Next year, on the first of July (Canada Day), weed will officially become both medically and recreationally legal in Canada. As the law stands, citizens ages 18 and older will be able to grow four plants of any size in their homes. Pending legalization, however, a burgeoning underground program, known as the Green Market, is beginning to emerge rather rapidly across the nation.

The program? A weed-driven farmer’s market, where marijuana enthusiasts can explore a secret location brimming with more than 25 local craft cannabis vendors each peddling their own artisinal products which include chocolate, infused drinks, biscotti, fudge, protein balls, classic brownies and whatever else you could possibly think of. At these events, visitors are encouraged to socialize with vendors and familiarize themselves with each product and the plants’ growing processes. Some even let you test product on-site. The Green Market also features musical acts and various raffle prizes–the proceeds of which are funneled back to the community. “It’s all a part of creating the social vibe and showcasing the spirit of the cannabis community, creating a safe space to consume your edibles,” Sarah Gillies, co-founder of Green Market tells Playboy.

But the farmer’s market aspires to do more than offer a service; they hope to influence national law. “Our movement for access has truly made edibles mainstream in Canada, which is the ultimate goal of Green Market,” Lisa Campbell, co-founder of Green Market says. “Last week, when the federal government approved legalizing edibles, a poll came out saying almost half of Canadians will try edibles. As well, many Canadians want to try edibles in a supervised setting like a restaurant.”

In fact, Green Market recently tested this theory by offering a Midsummer Night’s Dream Dinner in the city taht included a five-course seasonal, infused menu prepared by a renowned chef in the city. “The menu broke each course down by dosage and at any point during the meal people could switch to ‘virgin’ if they reached their limit,” she explains.“It was a really fun experience bringing a farm to table experience to people, showing how cannabis can fit into dining culture in the future.”

While Green Market’s practices are “technically” illegal, the Supreme Court has ruled it unconstitutional to prohibit access to extracts (which includes edibles), so Green Market uses the injunction as its mantra. To reduce risk of exposure to authorities, the location of Green Market events are kept top secret until the last possible minute, though they admit every event is risky.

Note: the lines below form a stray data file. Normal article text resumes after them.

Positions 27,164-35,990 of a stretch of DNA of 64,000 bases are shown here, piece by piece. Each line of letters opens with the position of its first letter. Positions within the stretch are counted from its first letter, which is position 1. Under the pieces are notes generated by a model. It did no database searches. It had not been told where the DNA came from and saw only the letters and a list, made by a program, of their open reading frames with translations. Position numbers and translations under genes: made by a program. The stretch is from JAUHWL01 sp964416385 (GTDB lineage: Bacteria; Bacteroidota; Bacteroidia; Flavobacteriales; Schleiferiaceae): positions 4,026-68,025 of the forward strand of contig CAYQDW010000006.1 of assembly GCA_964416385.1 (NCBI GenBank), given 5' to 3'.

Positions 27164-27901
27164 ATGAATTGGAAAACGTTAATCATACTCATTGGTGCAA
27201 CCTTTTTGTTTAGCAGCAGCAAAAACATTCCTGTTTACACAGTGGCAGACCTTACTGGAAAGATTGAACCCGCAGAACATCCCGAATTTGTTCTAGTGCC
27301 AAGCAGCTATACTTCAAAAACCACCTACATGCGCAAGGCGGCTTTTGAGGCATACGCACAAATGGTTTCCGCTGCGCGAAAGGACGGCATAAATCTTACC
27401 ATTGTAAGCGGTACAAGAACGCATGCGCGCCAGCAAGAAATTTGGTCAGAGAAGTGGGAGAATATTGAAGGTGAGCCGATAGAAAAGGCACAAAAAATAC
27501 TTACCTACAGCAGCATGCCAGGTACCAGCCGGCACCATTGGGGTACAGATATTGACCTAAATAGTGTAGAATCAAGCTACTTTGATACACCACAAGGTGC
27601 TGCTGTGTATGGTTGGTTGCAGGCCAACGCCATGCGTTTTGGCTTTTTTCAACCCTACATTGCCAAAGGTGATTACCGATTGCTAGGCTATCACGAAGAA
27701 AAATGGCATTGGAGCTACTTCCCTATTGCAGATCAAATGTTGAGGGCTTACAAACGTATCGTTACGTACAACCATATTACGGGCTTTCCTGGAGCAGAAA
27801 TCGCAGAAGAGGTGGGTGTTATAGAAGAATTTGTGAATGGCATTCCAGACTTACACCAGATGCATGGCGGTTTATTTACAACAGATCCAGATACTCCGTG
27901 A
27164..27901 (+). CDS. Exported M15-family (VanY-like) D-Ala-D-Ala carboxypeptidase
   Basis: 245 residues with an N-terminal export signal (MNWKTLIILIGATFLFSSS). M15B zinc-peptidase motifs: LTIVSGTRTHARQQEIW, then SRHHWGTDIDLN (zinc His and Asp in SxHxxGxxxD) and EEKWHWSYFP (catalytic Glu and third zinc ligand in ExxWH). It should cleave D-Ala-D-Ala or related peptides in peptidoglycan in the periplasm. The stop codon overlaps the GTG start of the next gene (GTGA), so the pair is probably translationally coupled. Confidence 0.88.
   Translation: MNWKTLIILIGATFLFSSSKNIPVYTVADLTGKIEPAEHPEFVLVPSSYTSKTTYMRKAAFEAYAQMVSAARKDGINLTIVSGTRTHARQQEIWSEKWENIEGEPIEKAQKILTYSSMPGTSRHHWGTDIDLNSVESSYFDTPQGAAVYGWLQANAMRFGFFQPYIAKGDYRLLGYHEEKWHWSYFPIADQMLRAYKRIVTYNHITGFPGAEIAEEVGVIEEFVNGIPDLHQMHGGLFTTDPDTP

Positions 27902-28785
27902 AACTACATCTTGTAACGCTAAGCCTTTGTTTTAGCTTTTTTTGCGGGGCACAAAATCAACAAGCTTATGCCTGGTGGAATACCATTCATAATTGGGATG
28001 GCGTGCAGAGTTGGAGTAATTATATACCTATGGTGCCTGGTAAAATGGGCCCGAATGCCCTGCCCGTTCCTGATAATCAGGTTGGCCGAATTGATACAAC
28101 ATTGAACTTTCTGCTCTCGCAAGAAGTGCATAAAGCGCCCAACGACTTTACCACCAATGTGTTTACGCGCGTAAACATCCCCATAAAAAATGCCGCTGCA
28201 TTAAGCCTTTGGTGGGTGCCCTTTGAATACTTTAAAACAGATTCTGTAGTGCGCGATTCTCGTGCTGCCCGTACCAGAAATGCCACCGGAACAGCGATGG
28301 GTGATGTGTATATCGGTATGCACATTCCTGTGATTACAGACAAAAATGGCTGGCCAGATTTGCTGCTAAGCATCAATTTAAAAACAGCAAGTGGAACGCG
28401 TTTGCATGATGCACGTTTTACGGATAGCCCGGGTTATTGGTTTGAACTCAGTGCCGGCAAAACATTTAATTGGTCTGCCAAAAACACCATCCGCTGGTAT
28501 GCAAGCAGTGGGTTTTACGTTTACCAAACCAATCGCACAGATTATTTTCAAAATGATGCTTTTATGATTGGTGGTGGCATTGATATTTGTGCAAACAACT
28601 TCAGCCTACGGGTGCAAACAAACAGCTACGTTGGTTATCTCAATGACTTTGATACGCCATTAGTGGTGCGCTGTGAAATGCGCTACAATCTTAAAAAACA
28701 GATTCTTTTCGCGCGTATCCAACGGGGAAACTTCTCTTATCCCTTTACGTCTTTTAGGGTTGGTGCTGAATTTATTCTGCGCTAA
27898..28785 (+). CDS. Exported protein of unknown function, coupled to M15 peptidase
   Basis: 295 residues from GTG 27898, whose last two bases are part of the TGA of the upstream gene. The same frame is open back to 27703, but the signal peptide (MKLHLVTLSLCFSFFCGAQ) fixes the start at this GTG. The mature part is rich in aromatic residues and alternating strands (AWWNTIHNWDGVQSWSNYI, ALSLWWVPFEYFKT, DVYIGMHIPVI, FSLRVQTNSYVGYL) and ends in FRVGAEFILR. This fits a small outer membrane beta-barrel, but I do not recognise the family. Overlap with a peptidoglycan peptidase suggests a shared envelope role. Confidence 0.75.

Unfortunately, while edibles will be legal for Canadians to make themselves, they will not be on store shelves until 2019. Due to this delay, Green Market continues to inspire DIY, craft and mom-and-pop producers to fill the gap in the meantime. “We are bringing awareness to craft cannabis brands and showing members of the public what else is out there, and what they are missing out on in the current form of legalization,” Gillies says. “From the outset, Green Market’s goal has been to provide access and for extracts and edibles to be included in legalization, and I guess we will see how that shapes up in 2019.”

In an ideal world, the bright entrpreneurs hope to see craft products at their markets sold in stores nationwide. If these aspirations prove too great, Green Market hopes their influence will, at the very least, spark positive conversation about what a responsible edibles market could look like.

Green Market has held various events across Canada, including Toronto, Montreal, Windsor, Victoria, Kitchener, but the founder agree now is not the time to bring these events to the United States, largely due to the Trump administration. “I feel like we’d be lucky to even get into the country if we were open about our plans,” Gillies admits. “What would be cool though would be to partner with existing cannabis communities in the states to show how they can start their own green markets.” According to Gillies, a lot of our brands have considered it as the state laws are much more accepting of edibles than Canada.

While the future of commercial edibles in Canada is unknown, Green Market is doing important work normalising cannabis use by providing a fun, safe and community-driven space open to anyone savvy enough to know they exist. Normalization is key, you see. Until citizens start viewing marijuana as they do alcohol and even coffee, there will always be bias.

“[Normalization] really helps people understand that it is possible to enjoy cannabis responsibly,” Campbell says. “It can really help make people feel comfortable and alleviate concerns about the upcoming legalization.”